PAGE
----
The answer is simple.
When Congress define a word or expression by legislative act, the ordinary and popular meaning (as found in the dictionary or encyclopedia) is stripped away and the new term means only what Congress define it to mean—and there is no discretion for anyone to take such term in any other way than provided in the statute.
In all civil and criminal proceedings in United States District Courts, “United States” is a term with a special definition and meaning.
In Title 28 U.S.C. Judiciary and Judicial Procedure, in the chapter and section that defines “court,” “debt,” “judgment,” and “United States” (Chapter 176 Federal Debt Collection Procedure, Section 3002), “United States” means a Federal corporation (28 U.S.C. 3002(15)).
In the United States District Court conducting the Lufkin Case, “United States” means a Federal corporation—and the ultimate parent Federal corporation, over all other Federal entities of any kind—is the District of Columbia Municipal Corporation.
Every appearance of “United States” in anything and everything relating to Federal district courts means, literally, District of Columbia Municipal Corporation; e.g.:
- “Congress of the United States” means, literally, Congress of the District of Columbia Municipal Corporation.
- “Title 28 United States Code” means, literally, Title 28 District of Columbia Municipal Corporation Code.
- “United States District Court” means, literally, District of Columbia Municipal Corporation District Court.
- “United States District Judge” means, literally, District of Columbia Municipal Corporation District Judge.
- “United States Attorney” means, literally, District of Columbia Municipal Corporation Attorney.
In Federal civil and criminal proceedings, there is no discretion for anyone to take “United States” any other way.
Actors in government rely on cognitive dissonance on the part of victims of the Federal word game to perpetrate the fraud, commit treason to the Constitution, and subject the American People to District of Columbia municipal law.
The hoax is protected by a culture of silence among all initiates in the Federal judiciary, Department of Justice, and other key positions in government.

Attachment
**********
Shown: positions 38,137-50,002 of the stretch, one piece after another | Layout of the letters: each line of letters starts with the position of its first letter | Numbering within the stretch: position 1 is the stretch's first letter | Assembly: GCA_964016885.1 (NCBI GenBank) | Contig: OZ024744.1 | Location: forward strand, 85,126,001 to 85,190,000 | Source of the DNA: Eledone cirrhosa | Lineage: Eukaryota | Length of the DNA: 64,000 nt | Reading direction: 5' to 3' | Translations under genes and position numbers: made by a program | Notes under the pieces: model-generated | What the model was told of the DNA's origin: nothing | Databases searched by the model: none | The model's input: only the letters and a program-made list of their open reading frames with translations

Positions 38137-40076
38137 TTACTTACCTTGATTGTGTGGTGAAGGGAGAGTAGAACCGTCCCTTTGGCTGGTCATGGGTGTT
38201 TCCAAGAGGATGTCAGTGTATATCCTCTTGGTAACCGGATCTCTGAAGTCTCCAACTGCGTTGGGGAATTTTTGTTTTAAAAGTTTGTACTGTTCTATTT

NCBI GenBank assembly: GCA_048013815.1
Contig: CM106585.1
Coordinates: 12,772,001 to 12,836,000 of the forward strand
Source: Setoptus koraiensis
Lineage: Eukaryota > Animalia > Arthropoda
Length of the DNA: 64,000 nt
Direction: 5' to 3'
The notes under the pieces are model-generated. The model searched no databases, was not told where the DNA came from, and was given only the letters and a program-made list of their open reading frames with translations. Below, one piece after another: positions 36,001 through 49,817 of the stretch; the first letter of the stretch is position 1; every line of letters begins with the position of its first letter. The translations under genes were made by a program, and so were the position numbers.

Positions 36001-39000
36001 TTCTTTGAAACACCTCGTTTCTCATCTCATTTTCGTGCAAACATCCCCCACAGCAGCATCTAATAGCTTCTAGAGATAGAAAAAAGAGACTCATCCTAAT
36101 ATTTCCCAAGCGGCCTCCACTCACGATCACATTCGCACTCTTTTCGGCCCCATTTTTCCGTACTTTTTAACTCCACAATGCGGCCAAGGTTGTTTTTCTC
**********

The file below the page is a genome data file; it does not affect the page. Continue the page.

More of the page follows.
And that is how they get away with it.
In summation: United States District Courts (i.e., Article 4 § 3(2) District of Columbia Municipal Corporation Courts) have extended their jurisdiction beyond the boundaries fixed by the Constitution for territorial courts of general jurisdiction (District of Columbia and the territories only), into geographic area fixed by the Constitution exclusively for constitutional courts of special / limited jurisdiction (the Union).
There is no constitutional authority that gives any contemporary United States District Court the capacity to take jurisdiction and enter judgments, orders, and decrees in favor of the United States arising from a civil or criminal proceeding regarding a debt, in any county in America—and no one can produce such authority.
Objection and Demand, September 14, 2015
Demand for Dismissal, September 30, 2015
 “An Act to provide a Government for the District of Columbia,” ch. 62, 16 Stat. 419, February 21, 1871; later legislated in “An Act Providing a Permanent Form of Government for the District of Columbia,” ch. 180, sec. 1, 20 Stat. 102, June 11, 1878, to remain and continue as a municipal corporation (brought forward from the Act of 1871, as provided in the Act of March 2, 1877, amended and approved March 9, 1878, Revised Statutes of the United States Relating to the District of Columbia . . . 1873–’74 (in force as of December 1, 1873), sec. 2, p. 2); as amended by the Act of June 28, 1935, 49 Stat. 430, ch. 332, sec. 1 (Title 1, Section 102, District of Columbia Code (1940)).
 In general, people cannot reconcile the 75 absurd, convoluted definitions of “United States” scattered throughout the United States Code with what they believe is the United States. For those few souls who manage to figure it out and speak up about it, actors in government follow a culture-of-silence policy of “Never respond, confirm, or deny.” Examples of this are (1) Chief Judge Ron Clark’s six weeks of silence following Petitioner’s motion for him to recuse himself for incompetence by reason of ignorance of law, and (2) ZERO government progress in the Lufkin Case in more than 14 months.
If a particular intended victim persists, government actors may mock / ridicule him by implication by quoting him, as if to say, “Can you believe how crazy this guy is? He thinks the United States is a Federal corporation!” (28 U.S.C. 3002(15)), knowing it will be next to impossible for the victim to secure general agreement in society as to the truth of the matter.
Petitioner obviates the cognitive-dissonance factor in the Lufkin Case by going straight to the supreme determinant, upon which the Lufkin Court’s very existence depends: the constitutional authority that gives the Court the capacity to take jurisdiction and enter judgments, orders, and decrees in favor of the United States arising from a civil or criminal proceeding regarding a debt, in Tyler County, Texas. There is no such constitutional authority—and the Lufkin Court and every other United States District Court located throughout the Union is a kangaroo court with no lawful authority to do business in any county, borough, or parish in America.